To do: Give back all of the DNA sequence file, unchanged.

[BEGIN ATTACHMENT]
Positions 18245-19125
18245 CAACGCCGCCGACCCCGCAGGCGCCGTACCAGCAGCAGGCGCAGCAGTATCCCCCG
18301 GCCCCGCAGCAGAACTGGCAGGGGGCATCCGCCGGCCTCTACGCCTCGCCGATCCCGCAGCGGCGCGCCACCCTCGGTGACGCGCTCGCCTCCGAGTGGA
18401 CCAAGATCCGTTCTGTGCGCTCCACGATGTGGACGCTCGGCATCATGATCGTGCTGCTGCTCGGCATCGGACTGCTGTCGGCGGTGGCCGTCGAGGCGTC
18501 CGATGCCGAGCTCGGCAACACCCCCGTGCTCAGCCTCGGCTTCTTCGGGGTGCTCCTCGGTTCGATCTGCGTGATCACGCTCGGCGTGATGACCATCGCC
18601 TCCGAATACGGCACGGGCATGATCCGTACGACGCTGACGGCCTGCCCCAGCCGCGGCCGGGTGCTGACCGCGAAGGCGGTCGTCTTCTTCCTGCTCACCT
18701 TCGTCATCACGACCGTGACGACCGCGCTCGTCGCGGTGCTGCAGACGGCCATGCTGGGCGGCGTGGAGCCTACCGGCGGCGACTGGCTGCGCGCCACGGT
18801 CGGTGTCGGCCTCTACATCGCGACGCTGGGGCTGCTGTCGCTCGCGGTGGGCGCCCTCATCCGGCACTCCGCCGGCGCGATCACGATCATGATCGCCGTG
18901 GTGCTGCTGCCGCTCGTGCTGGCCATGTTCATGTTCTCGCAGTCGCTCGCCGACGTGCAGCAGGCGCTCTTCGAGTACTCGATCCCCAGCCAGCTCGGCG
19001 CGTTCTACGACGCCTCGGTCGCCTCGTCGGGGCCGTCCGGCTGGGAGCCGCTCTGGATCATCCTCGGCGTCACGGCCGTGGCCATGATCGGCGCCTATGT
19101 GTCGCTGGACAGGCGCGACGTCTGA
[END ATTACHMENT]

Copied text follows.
Positions 18245-19125
18245 CAACGCCGCCGACCCCGCAGGCGCCGTACCAGCAGCAGGCGCAGCAGTATCCCCCG
18301 GCCCCGCAGCAGAACTGGCAGGGGGCATCCGCCGGCCTCTACGCCTCGCCGATCCCGCAGCGGCGCGCCACCCTCGGTGACGCGCTCGCCTCCGAGTGGA
18401 CCAAGATCCGTTCTGTGCGCTCCACGATGTGGACGCTCGGCATCATGATCGTGCTGCTGCTCGGCATCGGACTGCTGTCGGCGGTGGCCGTCGAGGCGTC
18501 CGATGCCGAGCTCGGCAACACCCCCGTGCTCAGCCTCGGCTTCTTCGGGGTGCTCCTCGGTTCGATCTGCGTGATCACGCTCGGCGTGATGACCATCGCC
18601 TCCGAATACGGCACGGGCATGATCCGTACGACGCTGACGGCCTGCCCCAGCCGCGGCCGGGTGCTGACCGCGAAGGCGGTCGTCTTCTTCCTGCTCACCT
18701 TCGTCATCACGACCGTGACGACCGCGCTCGTCGCGGTGCTGCAGACGGCCATGCTGGGCGGCGTGGAGCCTACCGGCGGCGACTGGCTGCGCGCCACGGT
18801 CGGTGTCGGCCTCTACATCGCGACGCTGGGGCTGCTGTCGCTCGCGGTGGGCGCCCTCATCCGGCACTCCGCCGGCGCGATCACGATCATGATCGCCGTG
18901 GTGCTGCTGCCGCTCGTGCTGGCCATGTTCATGTTCTCGCAGTCGCTCGCCGACGTGCAGCAGGCGCTCTTCGAGTACTCGATCCCCAGCCAGCTCGGCG
19001 CGTTCTACGACGCCTCGGTCGCCTCGTCGGGGCCGTCCGGCTGGGAGCCGCTCTGGATCATCCTCGGCGTCACGGCCGTGGCCATGATCGGCGCCTATGT
19101 GTCGCTGGACAGGCGCGACGTCTGA